A 13-month investigation has found “reasonable cause” to believe the public school district in Loudoun County, Virginia, discriminated against students of color who applied for gifted and talented programs.
And although Loudoun County Public Schools already have plans to end systemic racism, the final report, signed by Virginia Attorney General Mark Herring, concluded that more changes are needed.
The investigation by the Virginia Attorney General’s Office Division of Human Rights was launched after a formal complaint was filed by the NAACP’s Loudoun Branch.
“Our chief complaint in this situation was actually the denial of admission of Academies of Loudoun for their Academy of Science and Academy of Engineering program, where African American students were often left out of the admissions process,” said NAACP Loudoun Branch President Pastor Michelle Thomas.
“They actually only accepted maybe between one in three African American applicants a year,” Thomas said. “Some years there were actually zero applicants accepted into either … program.”
The report, released Wednesday, requires some actions to be taken within 60 days. They include developing new ways increase diversity in programs such as the Academies of Loudoun, as well as updating discipline and hiring policies.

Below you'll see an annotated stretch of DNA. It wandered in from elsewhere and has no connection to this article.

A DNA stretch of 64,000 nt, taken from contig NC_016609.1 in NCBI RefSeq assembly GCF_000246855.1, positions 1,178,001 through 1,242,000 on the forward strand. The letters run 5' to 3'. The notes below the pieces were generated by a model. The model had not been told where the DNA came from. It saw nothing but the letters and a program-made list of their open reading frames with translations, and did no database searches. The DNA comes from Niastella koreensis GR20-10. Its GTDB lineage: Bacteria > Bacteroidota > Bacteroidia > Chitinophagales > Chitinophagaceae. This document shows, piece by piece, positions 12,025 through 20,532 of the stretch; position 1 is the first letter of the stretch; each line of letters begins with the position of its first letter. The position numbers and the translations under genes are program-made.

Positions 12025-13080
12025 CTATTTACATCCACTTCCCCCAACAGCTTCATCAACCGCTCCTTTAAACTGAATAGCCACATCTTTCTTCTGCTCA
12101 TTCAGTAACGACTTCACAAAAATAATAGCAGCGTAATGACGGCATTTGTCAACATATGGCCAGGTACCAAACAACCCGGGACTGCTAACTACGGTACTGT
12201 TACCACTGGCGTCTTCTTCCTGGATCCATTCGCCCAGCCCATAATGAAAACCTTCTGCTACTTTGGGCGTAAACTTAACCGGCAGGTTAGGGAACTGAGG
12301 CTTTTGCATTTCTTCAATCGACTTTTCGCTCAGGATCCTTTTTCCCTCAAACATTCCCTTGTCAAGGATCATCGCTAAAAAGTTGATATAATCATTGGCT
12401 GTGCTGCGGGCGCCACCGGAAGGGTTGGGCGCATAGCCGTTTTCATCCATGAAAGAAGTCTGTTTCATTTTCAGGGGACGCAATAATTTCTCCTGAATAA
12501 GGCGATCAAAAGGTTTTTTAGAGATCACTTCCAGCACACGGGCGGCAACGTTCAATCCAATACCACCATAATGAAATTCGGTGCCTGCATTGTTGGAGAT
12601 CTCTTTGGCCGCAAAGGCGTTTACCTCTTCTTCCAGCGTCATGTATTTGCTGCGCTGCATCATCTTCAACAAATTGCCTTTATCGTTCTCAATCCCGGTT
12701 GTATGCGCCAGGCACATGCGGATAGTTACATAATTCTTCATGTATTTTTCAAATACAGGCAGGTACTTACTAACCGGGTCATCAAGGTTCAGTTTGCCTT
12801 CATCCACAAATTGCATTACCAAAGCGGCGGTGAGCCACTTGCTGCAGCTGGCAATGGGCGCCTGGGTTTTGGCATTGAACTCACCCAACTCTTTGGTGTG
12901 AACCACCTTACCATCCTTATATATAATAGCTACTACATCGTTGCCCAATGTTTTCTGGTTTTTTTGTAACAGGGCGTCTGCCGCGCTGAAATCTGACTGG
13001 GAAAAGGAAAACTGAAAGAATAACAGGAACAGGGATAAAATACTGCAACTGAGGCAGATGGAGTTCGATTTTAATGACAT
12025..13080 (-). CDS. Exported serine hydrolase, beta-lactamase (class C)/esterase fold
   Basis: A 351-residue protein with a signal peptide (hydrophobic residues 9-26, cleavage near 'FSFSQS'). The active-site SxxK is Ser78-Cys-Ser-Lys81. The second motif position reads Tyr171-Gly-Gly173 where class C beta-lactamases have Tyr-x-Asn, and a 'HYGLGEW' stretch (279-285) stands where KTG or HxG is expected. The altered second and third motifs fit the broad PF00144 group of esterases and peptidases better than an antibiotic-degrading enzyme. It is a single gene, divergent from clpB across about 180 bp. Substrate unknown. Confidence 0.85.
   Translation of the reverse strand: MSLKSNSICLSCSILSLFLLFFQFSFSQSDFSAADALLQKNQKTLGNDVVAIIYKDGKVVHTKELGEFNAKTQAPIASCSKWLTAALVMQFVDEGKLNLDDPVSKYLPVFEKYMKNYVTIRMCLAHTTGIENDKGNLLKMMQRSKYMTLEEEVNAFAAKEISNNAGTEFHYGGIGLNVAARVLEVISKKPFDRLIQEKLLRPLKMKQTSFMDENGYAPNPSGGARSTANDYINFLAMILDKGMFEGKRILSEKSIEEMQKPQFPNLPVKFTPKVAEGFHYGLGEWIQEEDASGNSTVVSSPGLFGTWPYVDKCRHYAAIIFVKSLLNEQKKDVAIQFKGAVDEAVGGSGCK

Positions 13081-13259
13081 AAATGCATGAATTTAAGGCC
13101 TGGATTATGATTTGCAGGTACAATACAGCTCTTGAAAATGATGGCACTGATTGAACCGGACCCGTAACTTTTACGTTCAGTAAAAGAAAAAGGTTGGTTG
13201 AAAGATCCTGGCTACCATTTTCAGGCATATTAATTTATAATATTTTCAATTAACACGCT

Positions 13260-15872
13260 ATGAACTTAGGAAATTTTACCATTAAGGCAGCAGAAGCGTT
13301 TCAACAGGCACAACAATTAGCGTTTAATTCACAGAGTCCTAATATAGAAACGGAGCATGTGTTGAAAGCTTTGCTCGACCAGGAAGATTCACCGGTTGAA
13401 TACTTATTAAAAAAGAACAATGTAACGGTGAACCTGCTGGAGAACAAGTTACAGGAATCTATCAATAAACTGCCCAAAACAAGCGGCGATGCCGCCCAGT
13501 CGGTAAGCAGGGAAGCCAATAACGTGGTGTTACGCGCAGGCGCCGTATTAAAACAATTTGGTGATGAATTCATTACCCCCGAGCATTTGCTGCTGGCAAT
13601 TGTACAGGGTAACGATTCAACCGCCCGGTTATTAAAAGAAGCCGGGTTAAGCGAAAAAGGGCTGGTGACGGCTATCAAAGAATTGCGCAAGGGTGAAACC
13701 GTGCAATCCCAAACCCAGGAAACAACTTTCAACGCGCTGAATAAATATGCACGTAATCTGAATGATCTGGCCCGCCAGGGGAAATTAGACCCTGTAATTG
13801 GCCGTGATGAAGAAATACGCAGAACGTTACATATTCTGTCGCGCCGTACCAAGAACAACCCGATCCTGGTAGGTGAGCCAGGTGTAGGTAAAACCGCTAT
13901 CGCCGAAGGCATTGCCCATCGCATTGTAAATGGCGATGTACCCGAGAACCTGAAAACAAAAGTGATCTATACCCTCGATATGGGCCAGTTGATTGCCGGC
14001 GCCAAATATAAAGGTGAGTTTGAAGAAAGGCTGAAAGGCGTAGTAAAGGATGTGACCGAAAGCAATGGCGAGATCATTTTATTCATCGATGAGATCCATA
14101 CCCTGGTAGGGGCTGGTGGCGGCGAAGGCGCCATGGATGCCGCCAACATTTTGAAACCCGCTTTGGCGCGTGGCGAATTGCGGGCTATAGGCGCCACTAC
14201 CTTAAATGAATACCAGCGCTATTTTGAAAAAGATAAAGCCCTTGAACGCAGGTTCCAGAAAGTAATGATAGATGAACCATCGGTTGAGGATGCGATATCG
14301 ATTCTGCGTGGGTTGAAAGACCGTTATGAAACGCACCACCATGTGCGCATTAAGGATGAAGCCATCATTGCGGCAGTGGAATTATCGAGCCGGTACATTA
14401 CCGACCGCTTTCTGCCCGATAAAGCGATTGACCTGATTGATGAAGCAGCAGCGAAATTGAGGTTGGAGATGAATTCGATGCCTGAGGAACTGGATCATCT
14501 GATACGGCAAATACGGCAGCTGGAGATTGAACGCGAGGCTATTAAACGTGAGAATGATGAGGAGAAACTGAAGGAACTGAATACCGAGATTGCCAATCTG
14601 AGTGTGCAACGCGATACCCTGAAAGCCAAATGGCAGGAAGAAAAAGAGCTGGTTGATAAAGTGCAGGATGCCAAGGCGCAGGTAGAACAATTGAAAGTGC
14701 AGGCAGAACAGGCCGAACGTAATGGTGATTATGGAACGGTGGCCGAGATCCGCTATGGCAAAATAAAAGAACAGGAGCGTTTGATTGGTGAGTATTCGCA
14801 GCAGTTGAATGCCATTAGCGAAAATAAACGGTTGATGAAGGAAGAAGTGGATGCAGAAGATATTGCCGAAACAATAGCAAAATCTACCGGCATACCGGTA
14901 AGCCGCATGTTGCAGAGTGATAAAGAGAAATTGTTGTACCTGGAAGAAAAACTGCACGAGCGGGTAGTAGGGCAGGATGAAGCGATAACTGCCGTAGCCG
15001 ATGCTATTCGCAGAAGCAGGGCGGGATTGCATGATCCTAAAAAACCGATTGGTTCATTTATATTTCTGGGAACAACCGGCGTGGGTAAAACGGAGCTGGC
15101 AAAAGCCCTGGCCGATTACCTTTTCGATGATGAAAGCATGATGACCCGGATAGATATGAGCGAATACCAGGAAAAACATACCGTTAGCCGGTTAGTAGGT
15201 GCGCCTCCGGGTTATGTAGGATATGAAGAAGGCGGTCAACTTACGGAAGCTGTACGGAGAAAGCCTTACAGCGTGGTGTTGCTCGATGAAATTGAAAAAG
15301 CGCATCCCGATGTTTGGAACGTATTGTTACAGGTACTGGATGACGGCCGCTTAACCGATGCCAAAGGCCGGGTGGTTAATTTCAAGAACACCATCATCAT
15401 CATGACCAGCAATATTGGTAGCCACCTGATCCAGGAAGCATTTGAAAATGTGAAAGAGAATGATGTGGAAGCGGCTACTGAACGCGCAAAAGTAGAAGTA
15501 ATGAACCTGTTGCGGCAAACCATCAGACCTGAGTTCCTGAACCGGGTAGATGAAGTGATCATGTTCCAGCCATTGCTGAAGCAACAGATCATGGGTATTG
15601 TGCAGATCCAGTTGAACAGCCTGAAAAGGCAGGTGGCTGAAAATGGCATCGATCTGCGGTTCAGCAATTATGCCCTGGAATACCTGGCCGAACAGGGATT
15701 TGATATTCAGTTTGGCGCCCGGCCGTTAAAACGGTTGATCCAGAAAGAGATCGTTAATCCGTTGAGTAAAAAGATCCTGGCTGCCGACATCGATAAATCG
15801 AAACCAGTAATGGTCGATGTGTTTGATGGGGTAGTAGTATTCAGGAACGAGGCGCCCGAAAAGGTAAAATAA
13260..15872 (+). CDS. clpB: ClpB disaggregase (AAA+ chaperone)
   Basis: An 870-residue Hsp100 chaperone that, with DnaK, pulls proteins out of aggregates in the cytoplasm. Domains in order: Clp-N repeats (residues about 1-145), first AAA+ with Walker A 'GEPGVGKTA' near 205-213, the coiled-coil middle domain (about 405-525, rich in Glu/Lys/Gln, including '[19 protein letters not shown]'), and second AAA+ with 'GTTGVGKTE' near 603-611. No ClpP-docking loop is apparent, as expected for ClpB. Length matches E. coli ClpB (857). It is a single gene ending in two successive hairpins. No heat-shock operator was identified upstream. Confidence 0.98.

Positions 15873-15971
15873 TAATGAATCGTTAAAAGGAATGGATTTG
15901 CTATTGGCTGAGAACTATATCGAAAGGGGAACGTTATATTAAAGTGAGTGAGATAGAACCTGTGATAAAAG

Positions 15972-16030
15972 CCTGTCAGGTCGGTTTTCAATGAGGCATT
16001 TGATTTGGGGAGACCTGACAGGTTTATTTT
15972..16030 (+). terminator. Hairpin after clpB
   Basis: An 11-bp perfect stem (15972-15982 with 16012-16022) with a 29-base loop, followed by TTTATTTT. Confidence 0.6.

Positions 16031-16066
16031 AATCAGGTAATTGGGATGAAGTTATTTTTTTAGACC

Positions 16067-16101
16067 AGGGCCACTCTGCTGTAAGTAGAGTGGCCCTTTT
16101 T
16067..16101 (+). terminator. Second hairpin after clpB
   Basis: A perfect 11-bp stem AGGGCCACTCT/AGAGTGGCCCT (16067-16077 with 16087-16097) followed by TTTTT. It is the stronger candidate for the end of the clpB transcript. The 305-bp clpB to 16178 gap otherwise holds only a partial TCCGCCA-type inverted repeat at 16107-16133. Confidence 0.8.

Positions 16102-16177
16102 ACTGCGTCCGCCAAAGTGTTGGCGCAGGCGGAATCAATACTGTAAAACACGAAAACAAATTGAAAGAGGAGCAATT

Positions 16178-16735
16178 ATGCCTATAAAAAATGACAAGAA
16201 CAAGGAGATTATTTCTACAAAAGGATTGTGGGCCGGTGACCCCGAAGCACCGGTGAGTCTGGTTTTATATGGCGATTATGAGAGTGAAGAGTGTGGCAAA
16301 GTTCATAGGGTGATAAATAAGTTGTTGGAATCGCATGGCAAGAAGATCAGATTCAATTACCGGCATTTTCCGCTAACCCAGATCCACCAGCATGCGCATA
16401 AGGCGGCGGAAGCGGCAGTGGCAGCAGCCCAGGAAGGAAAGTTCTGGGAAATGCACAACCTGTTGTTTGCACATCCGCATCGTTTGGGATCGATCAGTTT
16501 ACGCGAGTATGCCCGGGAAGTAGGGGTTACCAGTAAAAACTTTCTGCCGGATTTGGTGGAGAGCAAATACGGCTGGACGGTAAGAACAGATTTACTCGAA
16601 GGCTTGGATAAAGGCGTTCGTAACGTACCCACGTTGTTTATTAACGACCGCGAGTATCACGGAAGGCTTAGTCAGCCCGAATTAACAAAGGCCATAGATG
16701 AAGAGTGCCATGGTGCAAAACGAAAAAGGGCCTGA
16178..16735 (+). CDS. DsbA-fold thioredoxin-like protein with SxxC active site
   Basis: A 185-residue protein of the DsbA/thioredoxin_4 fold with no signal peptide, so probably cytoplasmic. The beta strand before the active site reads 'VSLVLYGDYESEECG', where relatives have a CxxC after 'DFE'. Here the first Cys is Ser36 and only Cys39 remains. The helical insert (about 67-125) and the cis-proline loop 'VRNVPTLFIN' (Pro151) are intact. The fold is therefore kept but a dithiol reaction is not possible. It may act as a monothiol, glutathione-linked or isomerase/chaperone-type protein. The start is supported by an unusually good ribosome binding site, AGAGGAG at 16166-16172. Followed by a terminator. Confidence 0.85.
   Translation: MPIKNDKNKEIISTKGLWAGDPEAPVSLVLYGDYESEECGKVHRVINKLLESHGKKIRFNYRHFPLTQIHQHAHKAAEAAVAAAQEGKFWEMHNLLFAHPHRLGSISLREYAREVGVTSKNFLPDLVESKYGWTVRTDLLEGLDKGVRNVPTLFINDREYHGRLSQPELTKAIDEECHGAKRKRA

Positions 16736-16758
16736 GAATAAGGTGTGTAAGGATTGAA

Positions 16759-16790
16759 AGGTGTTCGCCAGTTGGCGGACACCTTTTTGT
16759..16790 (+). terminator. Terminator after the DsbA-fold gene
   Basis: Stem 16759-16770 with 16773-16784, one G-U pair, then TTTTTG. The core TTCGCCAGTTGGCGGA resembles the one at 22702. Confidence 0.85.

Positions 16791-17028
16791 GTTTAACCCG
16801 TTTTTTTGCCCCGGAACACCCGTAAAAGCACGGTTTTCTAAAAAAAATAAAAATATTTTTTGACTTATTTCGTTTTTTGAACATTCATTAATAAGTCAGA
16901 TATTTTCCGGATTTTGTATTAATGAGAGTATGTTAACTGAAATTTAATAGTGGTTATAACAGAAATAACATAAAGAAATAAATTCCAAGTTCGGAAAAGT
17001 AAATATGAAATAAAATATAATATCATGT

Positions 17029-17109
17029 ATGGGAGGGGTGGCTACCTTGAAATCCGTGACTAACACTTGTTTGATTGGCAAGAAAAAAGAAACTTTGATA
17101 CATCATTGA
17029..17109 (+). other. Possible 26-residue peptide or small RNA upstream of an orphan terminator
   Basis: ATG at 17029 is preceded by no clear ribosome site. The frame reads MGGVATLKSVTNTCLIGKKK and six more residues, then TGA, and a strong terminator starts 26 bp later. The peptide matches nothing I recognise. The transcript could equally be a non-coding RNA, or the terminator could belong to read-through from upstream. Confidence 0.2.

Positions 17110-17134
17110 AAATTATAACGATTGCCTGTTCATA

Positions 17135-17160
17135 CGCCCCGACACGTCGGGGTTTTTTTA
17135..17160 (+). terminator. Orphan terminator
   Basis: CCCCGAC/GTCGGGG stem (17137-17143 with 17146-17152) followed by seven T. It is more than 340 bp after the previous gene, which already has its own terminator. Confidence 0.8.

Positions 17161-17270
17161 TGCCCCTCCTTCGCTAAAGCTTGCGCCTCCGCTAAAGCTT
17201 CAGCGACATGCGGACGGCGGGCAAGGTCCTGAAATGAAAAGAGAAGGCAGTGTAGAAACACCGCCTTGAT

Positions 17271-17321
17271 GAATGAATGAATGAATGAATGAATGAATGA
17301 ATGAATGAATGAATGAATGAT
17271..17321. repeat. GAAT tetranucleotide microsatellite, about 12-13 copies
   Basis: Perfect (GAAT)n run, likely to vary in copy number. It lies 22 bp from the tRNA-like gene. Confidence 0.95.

“This is the first time where we’re getting outside oversight,” Thomas said.
In a statement, Loudoun County Public Schools said they are reviewing the 61-page document to “fully understand the asserted reasoning, conclusions and recommendations it contains.”
“Every individual is valued in Loudoun County Public Schools, and LCPS remains committed to creating a safe, empathetic, respectful and supportive learning environment in order to empower every student to make meaningful contributions to the world,” the statement said.
The district also said schools will continue to roll out anti-racism initiatives, as well as work to address community concerns and resolve differences.
In September, the school district issued a formal apology to the Black community for resisting desegregation decades ago.
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